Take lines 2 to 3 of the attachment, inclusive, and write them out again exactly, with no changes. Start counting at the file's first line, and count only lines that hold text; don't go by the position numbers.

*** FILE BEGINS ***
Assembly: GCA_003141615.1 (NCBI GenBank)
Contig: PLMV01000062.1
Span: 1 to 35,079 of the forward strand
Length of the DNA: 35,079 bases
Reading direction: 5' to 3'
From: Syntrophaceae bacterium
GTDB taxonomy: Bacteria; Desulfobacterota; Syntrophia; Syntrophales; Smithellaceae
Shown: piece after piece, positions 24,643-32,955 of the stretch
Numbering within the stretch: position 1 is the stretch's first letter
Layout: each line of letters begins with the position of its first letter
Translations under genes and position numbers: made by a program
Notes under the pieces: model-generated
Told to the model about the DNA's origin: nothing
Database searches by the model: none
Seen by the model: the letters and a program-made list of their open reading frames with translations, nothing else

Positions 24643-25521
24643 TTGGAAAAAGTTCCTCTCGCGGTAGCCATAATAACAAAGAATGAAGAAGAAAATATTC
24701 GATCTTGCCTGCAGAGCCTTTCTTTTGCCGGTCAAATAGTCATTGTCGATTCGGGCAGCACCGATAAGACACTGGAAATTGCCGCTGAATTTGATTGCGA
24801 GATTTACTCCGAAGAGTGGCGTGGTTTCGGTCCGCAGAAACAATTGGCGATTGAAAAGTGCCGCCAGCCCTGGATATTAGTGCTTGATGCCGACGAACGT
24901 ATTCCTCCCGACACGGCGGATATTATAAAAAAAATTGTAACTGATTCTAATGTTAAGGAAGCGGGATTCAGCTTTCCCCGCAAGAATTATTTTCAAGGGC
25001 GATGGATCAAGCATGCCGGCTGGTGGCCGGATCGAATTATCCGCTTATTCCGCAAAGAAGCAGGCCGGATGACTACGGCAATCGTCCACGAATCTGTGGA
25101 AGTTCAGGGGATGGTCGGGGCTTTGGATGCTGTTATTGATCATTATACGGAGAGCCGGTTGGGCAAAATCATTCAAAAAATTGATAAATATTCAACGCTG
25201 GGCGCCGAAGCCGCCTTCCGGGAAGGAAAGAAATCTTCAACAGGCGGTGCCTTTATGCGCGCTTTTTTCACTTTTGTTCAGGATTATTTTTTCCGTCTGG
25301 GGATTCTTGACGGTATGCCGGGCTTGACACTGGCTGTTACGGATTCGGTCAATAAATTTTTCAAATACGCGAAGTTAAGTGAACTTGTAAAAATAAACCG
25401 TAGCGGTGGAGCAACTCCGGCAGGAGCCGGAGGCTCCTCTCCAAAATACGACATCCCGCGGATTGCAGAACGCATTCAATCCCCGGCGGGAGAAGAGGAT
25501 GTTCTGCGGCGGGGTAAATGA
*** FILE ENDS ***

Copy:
Contig: PLMV01000062.1
Span: 1 to 35,079 of the forward strand